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Tonight it’s the RNA Winter Party, where Wine, Women and Writing will be in full flow. Which got me thinking …

Do you buy it from the supermarket, or at your local specialist (if you have one) at a ‘tasting’ event with a guest speaker? Do you prefer something light and refreshing, or are you a connoisseur of the heavy stuff? And am I talking about wine, or books?

Both. Because writing covers the whole spectrum – from commercially produced, perfectly quaffable enjoyment, to rare vintages which may ultimately prove undrinkable for many of us! And then some wines/books cry out to be consumed with food (Choc Lit, anyone?), while others are best savoured on their own.

Actually, the same probably applies to women, too – and men!how-do-you-buy-books1

Looking forward to seeing you tonight, if you’re going. In the meantime, do your wine preferences match your writing/reading ones?

Juliet – Savaged by a Dead Sheep?

People of a certain age may remember MP Denis Healey’s comment that being criticised by Geoffrey Howe in the House of Commons was ‘like being savaged by a dead sheep’.

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Well, today I am hoping for a similar experience. While the Olympians parade through London to universal acclaim, I will be doing a work presentation to a group of patient (as in the noun, not the adjective) representatives – introducing them to a new NHS service that is intended to improve their health care.

On the face of it, they sound like a harmless bunch of mainly senior citizens. But I have already been warned to watch out for Mary, ‘the one who looks like a sweet old lady but goes for the jugular’; and Harry, ‘who will eat you alive if he doesn’t like what you’re saying’. So while I would like to think that they will savage me like dead sheep, rather than ravening wolves, I’m not over-confident.

This happy prospect made me think about my talks as a writer. Those audiences are anything but hostile – the worst that can happen is that a sweet old lady (usually in the front row, in full view of the speaker) falls asleep. Many of them share my passion for Jane Austen and give me every encouragement. If it’s a Women’s Institute talk, then I often have to judge a competition – anything from ‘oldest book’ to ‘best rose’ – but it’s hardly high-risk (provided I make a quick getaway afterwards).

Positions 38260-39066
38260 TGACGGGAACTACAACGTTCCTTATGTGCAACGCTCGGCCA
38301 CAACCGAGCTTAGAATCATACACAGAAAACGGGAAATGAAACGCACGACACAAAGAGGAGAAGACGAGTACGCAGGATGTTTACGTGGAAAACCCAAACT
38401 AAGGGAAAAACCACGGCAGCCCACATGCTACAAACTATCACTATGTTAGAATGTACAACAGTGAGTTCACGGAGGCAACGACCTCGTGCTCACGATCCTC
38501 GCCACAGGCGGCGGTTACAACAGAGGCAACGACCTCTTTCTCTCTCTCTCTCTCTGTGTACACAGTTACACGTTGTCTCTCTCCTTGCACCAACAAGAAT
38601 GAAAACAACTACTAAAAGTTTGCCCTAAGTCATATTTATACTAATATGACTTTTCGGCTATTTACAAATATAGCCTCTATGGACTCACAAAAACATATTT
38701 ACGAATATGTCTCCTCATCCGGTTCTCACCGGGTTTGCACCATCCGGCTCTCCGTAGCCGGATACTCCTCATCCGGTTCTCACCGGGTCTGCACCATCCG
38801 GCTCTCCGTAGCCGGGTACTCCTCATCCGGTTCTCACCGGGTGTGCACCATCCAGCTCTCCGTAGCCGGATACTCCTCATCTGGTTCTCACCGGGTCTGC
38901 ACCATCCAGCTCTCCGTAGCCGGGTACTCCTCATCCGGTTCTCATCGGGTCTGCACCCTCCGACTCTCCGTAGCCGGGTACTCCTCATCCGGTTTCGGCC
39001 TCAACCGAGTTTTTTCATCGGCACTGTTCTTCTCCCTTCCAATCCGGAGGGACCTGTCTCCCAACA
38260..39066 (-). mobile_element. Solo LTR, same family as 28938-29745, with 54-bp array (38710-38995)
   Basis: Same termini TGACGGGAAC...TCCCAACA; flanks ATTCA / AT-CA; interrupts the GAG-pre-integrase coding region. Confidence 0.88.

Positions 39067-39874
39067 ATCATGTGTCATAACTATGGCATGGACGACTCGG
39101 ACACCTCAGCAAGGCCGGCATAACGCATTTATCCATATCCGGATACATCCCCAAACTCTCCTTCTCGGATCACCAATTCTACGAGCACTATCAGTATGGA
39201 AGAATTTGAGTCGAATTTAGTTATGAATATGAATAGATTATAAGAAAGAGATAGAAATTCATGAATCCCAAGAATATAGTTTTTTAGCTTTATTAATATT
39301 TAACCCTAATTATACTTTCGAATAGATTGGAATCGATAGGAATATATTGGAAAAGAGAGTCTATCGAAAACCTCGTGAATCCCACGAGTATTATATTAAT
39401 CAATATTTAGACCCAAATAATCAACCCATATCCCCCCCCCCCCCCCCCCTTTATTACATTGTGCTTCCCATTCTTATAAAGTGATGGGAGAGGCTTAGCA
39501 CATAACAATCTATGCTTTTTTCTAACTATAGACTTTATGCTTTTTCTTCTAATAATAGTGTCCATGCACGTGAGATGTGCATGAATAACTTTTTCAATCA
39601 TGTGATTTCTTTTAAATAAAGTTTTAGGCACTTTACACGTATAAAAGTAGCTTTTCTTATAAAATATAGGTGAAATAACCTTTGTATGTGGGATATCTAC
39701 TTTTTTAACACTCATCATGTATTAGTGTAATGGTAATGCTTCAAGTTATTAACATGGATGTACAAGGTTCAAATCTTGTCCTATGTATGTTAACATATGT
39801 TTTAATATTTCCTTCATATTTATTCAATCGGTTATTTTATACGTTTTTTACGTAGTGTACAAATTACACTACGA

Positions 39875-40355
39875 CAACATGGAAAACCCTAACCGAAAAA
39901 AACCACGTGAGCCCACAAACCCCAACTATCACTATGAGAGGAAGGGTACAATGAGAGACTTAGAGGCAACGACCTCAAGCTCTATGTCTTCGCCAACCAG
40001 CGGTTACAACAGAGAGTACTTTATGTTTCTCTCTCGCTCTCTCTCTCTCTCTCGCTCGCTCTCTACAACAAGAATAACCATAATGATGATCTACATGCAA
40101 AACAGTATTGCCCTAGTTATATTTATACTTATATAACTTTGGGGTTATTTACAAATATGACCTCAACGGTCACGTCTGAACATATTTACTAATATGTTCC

Of course, if you put the same gentle people in the arena of the NHS they may well react like Mary and Harry to protect their interests. And who could blame them, when it might literally be a matter of life or death?

Have any of you ever had particular challenges as a speaker – or as a member of the audience?

PS If I don’t survive today’s presentation, it was lovely knowing you …

Juliet’s Olympic Thoughts

Image for Catastrophisation

This isn’t a dutiful homage to the Olympic Games – you’ll get plenty of that elsewhere. And as an antidote to the coverage itself you can always watch the BBC’s Twenty Twelve, with the wonderful Hugh Bonneville.

But what if there was such a thing as the Writing Olympics? Which events would we have?

The equivalent of the 100m and 200m sprints could be haiku poetry and ‘flash’ writing. 400m – a short poem. 1500m – a short story. 5,000m – a novella. 10,000m – a novel. 26km marathon – a saga/bonkbuster. Relay – an anthology. Javelin – unfavourable reviews?!

And who would be the medallists in each event? Difficult to pick outright winners from so many different participants. Maybe, as with sport, it’s who performs best at a given time. And perhaps all writers deserve a gold medal for ‘staying the distance’, whatever their chosen event.

Any other Olympic thoughts on writing?

Juliet’s Wednesday Wettie

Wimbledon – what else? The grunts, the sweat, the calls for ‘new balls, please’ – at times it feels like a scene from Fifty Shades of … White!

And today it’s wet. Again. Wimbledon would not be Wimbledon without rain stopping play. Why would anyone want a sporting event to run like clockwork? Except perhaps the Swiss …

Which brings me to my Wimbledon Wednesday Hottie – had to get one in somewhere! My nomination is Roger Federer. This man is wasted on a tennis court – see evidence below.

Who’s your Wimbledon Wednesday Hottie?

See what I mean? Model, actor, or even lookalike in an identity parade

See what I mean? Model, actor, or even lookalike in an identity parade

Long-haired version, for Christina

Long-haired version, for Christina

A would-be Mr Darcy, minus shirt

A would-be Mr Darcy, minus shirt

What on earth is he holding?

What on earth is he holding?

Invisible Blogging by Juliet

Some of you may have missed my blog post on 1st June. That’s because it was one of those new invisible ones.

Naturally, it was supremely interesting, witty and hilarious. If you’d like to see it, just click on this link:

PS Anyone thinking this is just a cover-up for forgetting that it was my turn on the Choc Lit blog rota is completely mistaken!

The Male Voice of Choc Lit

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I’m not the first Choc Lit author to have a novel brought to life as an audiobook, courtesy of W.F. Howes at Whole Story Audiobooks. And I certainly won’t be the last.

But am I the first Choc Lit author to have one read by a man?

The bloke in question is called Jonathan Keeble and he’s currently the voice of Gareth Taylor in BBC Radio 4′s The Archers.
jonathan-keeble

More importantly, in The Importance of Being Emma he’s the perfect voice for Mark Knightley. I can only imagine it’s like being wrapped naked in warm ganache. (Wikipedia defines ganache as ‘normally made by heating cream, then pouring it over chopped dark semi-sweet chocolate … stirred or blended until smooth, with liqueurs or extracts added if desired’ – get the idea?)

The book alternates between the viewpoints of Mark and Emma, so there’s also a female voice. That’s provided by Melody Grove, who sounds as delightful as her name.

Of course, in my fantasy world, Jonathan’s voice would face strong competition – Richard Armitage, Colin Firth, Matthew Macfadyen and Benedict Cumberbatch for starters.

Whose voice would you like in the audio role of your favourite hero?